Simple Possession of Marijuana
Simple possession of marijuana in Florida is defined as anything less than 20 grams of cannabis, pot, ganja, weed, chronic, bud, hydro or reefer. A person can commit this offense if they possess any part of the plant, but a marijuana possession charge does not include resin from the marijuana plant or anything created from the resin. This type of marijuana offense is the least penalized marijuana possession offense, but can still result in a criminal record, jail sentence and/or fines.
Orlando Simple Marijuana Possession Attorney
If you have been charged with simple marijuana possession in Orlando, Florida, contact Hale & Hale, P.A. today. The attorneys of Hale & Hale will analyze the particular facts of your case to find potential defenses or mitigating factors to have your charge reduced or dismissed altogether. Call the law office of Hale & Hale at (407) 425-4640 for a free consultation today about your alleged marijuana offense in Orange County and the surrounding areas of Florida.
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Definition of Possession in Florida
Possession is defined in Florida as either actual or constructive possession.
Actual possession occurs when someone has physical control of the marijuana, or it is directly in their custody. This can include if the marijuana is in a clothing pocket or in a purse on a person’s body.
Constructive possession usually requires the individual’s knowledge the marijuana was in their presence, knowledge that the marijuana was an illegal substance, and they had the ability to control the marijuana or take actual possession of the marijuana.
Since actual or constructive possession is a required element to a marijuana possession charge, if the prosecutor is unable to show you had any type of possession of the marijuana, the charges may be dismissed or dropped. Constructive possession is typically much harder to prove than actual possession.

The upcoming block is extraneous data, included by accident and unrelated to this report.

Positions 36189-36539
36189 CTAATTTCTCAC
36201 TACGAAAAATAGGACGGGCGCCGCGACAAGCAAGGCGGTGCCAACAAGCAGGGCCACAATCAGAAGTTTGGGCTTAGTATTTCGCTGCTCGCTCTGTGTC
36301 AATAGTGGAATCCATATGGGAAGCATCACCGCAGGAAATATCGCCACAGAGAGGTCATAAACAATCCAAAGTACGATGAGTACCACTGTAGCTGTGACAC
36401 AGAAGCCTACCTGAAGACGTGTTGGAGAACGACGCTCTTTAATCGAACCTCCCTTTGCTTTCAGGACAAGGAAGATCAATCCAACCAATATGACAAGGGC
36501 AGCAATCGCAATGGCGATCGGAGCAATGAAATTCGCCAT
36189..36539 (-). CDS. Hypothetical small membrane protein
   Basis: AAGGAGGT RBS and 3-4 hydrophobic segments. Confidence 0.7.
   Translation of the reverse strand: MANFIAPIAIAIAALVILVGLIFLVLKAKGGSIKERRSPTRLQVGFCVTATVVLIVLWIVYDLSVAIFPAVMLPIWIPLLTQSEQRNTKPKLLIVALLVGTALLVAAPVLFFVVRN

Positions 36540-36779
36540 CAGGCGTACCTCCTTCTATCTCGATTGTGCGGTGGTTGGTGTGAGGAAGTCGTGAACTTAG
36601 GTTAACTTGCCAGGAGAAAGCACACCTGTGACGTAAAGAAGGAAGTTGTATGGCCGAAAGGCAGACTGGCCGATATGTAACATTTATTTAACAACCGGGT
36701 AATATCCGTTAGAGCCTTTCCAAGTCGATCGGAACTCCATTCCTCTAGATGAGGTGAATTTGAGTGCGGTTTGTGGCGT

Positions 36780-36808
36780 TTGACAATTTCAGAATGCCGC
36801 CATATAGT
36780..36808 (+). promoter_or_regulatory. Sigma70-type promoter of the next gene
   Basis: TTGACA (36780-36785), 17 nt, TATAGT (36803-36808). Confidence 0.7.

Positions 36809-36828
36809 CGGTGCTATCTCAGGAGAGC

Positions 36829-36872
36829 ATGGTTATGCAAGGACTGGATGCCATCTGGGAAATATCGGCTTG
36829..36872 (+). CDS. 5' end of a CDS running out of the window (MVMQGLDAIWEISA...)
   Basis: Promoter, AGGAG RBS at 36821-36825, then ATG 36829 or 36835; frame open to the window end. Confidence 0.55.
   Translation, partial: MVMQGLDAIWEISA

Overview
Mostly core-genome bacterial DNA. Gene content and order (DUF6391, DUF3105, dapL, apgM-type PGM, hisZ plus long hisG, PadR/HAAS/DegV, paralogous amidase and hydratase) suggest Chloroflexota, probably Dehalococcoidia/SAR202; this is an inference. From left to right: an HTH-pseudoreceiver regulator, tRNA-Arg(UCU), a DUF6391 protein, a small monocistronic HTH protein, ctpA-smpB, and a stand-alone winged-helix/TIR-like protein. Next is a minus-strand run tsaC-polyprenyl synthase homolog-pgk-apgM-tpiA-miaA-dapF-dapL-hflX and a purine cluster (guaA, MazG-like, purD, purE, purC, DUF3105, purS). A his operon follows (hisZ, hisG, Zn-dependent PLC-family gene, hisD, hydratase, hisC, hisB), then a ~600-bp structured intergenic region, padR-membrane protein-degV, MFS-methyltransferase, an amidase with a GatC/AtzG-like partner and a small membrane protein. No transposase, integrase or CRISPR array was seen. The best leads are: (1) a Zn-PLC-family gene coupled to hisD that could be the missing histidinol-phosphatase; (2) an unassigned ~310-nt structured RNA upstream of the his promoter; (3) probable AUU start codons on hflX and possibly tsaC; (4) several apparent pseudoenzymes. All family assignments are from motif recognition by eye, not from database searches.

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Simple Marijuana Possession Penalties
According to Fla. Stat. § 893.13(6)(b), a simple marijuana possession can result in misdemeanor of the first degree.
If an individual is convicted of a simple marijuana possession offense, they can receive a jail sentence up to one year and/or fines not more than $1,000.
In addition to the preceding criminal penalties, a person convicted of this offense can receive a criminal record and an automatic driver’s license suspension for two years without being eligible to receive a provisional or work-related license for the first year.
Collateral consequences of a simple marijuana possession charge can include:
- Increased automobile insurance,
- Denial of certain jobs,
- Ineligibility to receive certain government aid,
- Denial of certain educational opportunities or scholarships, and/or
- Ineligibility for certain housing.
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Misdemeanor Pretrial Diversion in Florida
Orange County utilizes a pretrial diversion program for certain misdemeanor and felony offenders, which is an alternative to going through the court system. Upon successful completion of the program, the prosecution will no longer prosecute the individual for the offense and the case will be disposed of.